By Josie E. Davis
“I think it is all a matter of love: the more you love a memory, the stronger and stranger it is,” quotes Vladimir Nabokov in an interview with the BBC discussing his life’s work as a Russian-American novelist. Memories, as Nabokov tells us, are the very essence of immortality. Nabokov might agree that just like his own distant memories serve him to “feel Russia” across the water, there is a strangeness to the ways in which memory embodies the things we choose to love, and forget. But what is a memory without the desire to create, to experience, and to forgive? In her most recent novel, author Cara Diaconoff approaches this question in the eyes of Lucas Tiller, the Mormon Elder and software programmer living in Moscow, Russia. The book, I’ll Be a Stranger To You, is a seductive and raw portrait where-in Tiller comes to terms with his own sexuality, the end of a marriage, the salvation of his priesthood and a lifelong relationship to God, and a handful of unforgettable backstreet Russian encounters thrown in for kicks.
It’s easy to be swayed by fiction and the idea that part of the story is, in fact, a reflection of some literary truth. “Fall mornings in Moscow,” begins Diaconoff. “At seven a.m. the bar kiosk opened, and the men leaned on their elbows on the formica table stands, quaffing their Baltikas or gin-and-tonics-in-a-can or their vodka in paper cups.” Diaconoff wastes no time on vocabulary, for that matter, foregrounding characters and the book’s narrative with carefully embedded research including her own experience as a Russian peace corps volunteer. A beginner’s guide to phrases like Ochen priatno, Dacha, and Yacheika, the book is a chilly embrace from which we are always seeking warmth. In addition, I’ll Be a Stranger To You breaks the leg from behind the Mormon doctrine on homosexuality while maintaining a dignified narrative on the Mormon doctrine at large. At no point does the book level to any political bias, earning Diaconoff stature as a writer within the gay Mormon movement.
The treacherous yet enchanting nature of this book is the longing to be seen, and in return, being seen for the ghost that we are. What we give of ourselves as strangers is both beautiful and wrenching, and of course, human. I’ll Be a Stranger to You is primarily written in the third person, the voice of Lucas Tiller guiding us through his memories as a young Mormon missionary and marriage to his wife, Marianne, to present day life in Moscow and the course of events which lead him back to Boston. Diaconoff narrates the second half of the book by switching voices to the first person and introducing characters who we’ve met as part of Lucas Tiller’s life. Although her technique is solid, the change of pace is jolting and leaves readers feeling detached. Perhaps this is what Diaconoff wants, to shed light on the awkward contradictions and values that comprise the every day relationship. It is in these final pages that the title, I’ll Be a Stranger to You, becomes an emblem for the characters woven within, ceding into a resolution of personal belief.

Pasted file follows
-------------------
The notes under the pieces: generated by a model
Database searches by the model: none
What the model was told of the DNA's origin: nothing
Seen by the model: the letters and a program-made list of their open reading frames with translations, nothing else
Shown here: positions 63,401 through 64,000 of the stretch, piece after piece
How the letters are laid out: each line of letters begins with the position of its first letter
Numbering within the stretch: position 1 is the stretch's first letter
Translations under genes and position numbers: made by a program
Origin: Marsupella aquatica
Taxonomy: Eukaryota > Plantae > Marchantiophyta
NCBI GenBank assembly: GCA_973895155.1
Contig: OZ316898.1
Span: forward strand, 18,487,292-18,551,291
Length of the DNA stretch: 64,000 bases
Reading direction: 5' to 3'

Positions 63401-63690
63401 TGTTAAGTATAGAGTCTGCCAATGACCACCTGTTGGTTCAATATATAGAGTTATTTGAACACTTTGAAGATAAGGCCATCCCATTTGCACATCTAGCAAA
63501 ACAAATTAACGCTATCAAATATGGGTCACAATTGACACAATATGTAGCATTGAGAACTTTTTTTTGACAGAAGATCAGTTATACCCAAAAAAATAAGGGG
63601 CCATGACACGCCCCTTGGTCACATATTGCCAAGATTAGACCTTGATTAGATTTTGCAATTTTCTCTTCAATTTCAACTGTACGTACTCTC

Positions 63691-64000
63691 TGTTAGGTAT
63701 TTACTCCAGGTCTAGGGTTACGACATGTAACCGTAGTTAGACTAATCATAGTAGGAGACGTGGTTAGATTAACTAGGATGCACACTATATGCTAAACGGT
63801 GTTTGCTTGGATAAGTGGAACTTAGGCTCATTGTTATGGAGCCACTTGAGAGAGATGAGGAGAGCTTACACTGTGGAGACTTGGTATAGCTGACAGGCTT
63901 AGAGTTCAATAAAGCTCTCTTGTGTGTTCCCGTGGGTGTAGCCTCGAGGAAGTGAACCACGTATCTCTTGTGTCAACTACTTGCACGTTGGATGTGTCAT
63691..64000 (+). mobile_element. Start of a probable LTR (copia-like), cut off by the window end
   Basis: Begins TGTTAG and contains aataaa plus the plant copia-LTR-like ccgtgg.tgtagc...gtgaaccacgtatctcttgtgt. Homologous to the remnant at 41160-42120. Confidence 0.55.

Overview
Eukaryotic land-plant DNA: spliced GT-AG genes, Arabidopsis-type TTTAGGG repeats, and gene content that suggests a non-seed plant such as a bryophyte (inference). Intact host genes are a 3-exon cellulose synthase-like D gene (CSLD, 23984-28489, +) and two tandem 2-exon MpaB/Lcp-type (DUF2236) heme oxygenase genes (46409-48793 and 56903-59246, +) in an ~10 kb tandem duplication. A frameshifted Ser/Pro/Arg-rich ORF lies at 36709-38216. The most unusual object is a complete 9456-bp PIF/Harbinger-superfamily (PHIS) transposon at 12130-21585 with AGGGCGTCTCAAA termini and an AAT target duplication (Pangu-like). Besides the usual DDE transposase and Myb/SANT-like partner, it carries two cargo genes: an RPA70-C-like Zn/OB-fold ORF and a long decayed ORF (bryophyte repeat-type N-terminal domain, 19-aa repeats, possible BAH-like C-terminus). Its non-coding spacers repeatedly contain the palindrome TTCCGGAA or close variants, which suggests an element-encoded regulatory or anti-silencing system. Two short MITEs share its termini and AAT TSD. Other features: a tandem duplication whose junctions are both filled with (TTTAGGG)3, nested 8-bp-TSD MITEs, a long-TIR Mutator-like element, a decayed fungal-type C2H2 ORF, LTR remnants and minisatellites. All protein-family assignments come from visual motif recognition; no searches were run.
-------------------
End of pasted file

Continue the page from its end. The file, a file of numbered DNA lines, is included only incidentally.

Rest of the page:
I want these characters to find themselves, to find what they are looking for. This is the seed that Diaconoff places gently in the mind of the reader, an unforgiving novelist’s snare that makes us all the more a stranger to her book than Lucas Tiller himself. I’ll Be a Stranger To You is filled with inevitable attachment, disgust, and the promise of faith: as the memory of one life is filled with the stark embrace of another.
Additional reading as suggested by Cara Diaconoff can be found online here.
Josie E. Davis is the Managing Editor of PLOP!. She is an artist and consultant based in Chicago, IL. Her current work can be viewed at: www.davisandstrathmann.com.